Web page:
of which was spent on "advertising". Manning received a total
of $23,390.15 in donations from individuals and $25,975 from businesses.
He received seven $1,000 and one $1,500 donations from individuals. From
businesses he received three $1,000, two $2,000 and one $5,000 donations.
Other donations were of smaller sums."
To paraphrase, the Investigator concluded that until they were able to obtain
the returns for the Reform Party in July 1990, they would be unable to draw
a conclusion as to whether Manning and/or the Reform Party may have received
a financial contribution either directly or indirectly from the foreign
government. It appeared from these records that a contribution of this size
would have been a substantial addition to Manning's campaign. Since Manning
was competing in Joe Clark's riding of Yellowhead, however, it would have
certainly benefitted the foreign government to support any candidate who
might have ousted Clark from his position.
The Head of the Counter-Intelligence General Desk in Ottawa Region added
that, from the available evidence it was clear that Mr. Manning's election
campaign did not receive any sizable sums of money from the foreign government
through its intermediaries."
8.4.2 CSIS Checks Contributors' Names
The CSIS Ottawa Region Investigator checked the names of the contributing
individuals and companies against the CSIS databases but found nothing.
CSIS HQ sent hard copies of Preston Manning's return to three of its offices
and all responses were similarly negative.
8.4.3 Interviews of Casual Sources and Community Contacts
In September 1990, a CSIS District office conducted an interview about the
foreign embassy's dealings with the association and about the foreign mission's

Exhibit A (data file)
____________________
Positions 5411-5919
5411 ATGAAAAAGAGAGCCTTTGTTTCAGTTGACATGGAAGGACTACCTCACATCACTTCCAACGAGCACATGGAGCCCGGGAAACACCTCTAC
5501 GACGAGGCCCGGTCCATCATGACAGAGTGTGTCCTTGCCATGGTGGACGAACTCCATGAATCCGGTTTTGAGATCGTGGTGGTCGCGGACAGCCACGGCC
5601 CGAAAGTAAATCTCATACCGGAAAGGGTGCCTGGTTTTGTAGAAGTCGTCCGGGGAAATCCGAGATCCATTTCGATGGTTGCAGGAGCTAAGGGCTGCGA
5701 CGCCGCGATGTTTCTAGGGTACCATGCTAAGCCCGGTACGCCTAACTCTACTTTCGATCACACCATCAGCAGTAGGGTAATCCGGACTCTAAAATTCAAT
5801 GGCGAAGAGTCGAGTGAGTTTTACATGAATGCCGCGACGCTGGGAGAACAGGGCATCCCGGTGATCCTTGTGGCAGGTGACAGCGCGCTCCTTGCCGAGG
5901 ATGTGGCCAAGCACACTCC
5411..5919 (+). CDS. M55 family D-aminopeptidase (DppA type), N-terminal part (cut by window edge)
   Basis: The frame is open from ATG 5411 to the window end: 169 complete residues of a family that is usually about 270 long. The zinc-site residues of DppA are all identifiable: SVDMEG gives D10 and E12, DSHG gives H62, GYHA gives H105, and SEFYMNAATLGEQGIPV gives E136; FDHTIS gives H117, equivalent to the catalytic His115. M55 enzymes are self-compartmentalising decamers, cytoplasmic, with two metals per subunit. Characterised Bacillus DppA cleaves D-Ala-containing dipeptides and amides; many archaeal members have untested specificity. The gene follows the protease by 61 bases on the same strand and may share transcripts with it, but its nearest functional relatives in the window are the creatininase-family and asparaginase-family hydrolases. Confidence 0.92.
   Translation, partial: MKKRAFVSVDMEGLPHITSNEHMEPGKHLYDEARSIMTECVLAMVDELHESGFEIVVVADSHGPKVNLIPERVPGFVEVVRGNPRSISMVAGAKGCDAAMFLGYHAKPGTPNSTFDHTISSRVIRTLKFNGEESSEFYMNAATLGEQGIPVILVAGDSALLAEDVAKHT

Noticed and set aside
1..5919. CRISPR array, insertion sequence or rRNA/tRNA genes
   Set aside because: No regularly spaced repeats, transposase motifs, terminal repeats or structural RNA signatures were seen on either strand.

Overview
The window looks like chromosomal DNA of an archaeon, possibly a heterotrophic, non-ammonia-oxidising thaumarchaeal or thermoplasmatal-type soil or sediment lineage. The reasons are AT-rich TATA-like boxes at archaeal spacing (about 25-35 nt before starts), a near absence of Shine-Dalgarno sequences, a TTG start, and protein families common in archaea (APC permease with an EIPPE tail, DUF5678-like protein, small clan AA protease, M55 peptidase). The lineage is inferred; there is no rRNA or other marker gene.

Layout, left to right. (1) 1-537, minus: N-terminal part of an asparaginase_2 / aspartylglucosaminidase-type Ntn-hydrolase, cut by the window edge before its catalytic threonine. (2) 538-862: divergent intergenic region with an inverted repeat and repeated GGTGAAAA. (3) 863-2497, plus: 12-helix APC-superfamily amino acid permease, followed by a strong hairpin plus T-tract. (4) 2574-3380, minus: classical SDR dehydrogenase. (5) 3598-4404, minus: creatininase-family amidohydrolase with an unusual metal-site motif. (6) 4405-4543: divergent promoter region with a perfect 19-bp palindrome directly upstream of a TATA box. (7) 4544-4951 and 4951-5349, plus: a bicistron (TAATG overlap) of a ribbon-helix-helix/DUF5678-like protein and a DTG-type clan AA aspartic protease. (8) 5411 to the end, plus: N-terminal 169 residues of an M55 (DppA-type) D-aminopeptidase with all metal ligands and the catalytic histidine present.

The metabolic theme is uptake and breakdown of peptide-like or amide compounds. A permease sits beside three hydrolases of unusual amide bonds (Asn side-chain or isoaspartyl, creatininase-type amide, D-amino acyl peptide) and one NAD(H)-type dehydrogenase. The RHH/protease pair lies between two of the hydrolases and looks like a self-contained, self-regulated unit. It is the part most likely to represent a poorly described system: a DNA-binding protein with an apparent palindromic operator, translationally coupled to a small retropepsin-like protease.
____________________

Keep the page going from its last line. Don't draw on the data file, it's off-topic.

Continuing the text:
ties to the Reform Party. He answered that he "is not aware of any
connections/contacts between the foreign Embassy and representatives of
the Reform Party of Canada."
8.5.1 The Targeting Decision
First, we considered whether funding and support to a political party from
a foreign government would constitute a threat to the security of Canada.
In our opinion, the preliminary information and the foreign government's
plans seemed to have all the ingredients of a foreign influence operation.
We have not seen any political instruction regarding that investigation.
There is no documentation on file to indicate that the Solicitor General's
Office either had any knowledge of the investigation or provided direction
8.5.2 The Investigation
We assessed whether CSIS took the appropriate measures to minimize the potential
impact that this investigation could have on the Reform Party.
CSIS did not investigate the Reform Party or its membership. In 1988 and
1989, CSIS had a Level 3 investigation against the activities of the foreign
intelligence service and its agents in Canada. In the course of its investigation,
CSIS collected some information about Reform Party contacts with that foreign
country's embassy. The information collected on the Party's contacts with
the Embassy was very limited.
Overall, we believe that CSIS had reasonable grounds to suspect a threat
to national security from the foreign government's intelligence service,
as defined by section 2(b) of the CSIS Act.
1 Level 1 investigations are the least intrusive. They are restricted to
the use of public information and access to government and police records.
2 Abbreviation for "Last Name Unknown".
3 Abbreviation for "First Name Unknown".
4 Section 2(b) of the CSIS Act defines foreign influence activities.
"Threats to the security of Canada means: (b) foreign influenced
activities within or relating to Canada that are detrimental to the interests
of Canada and are clandestine or deceptive or involve a threat to any person."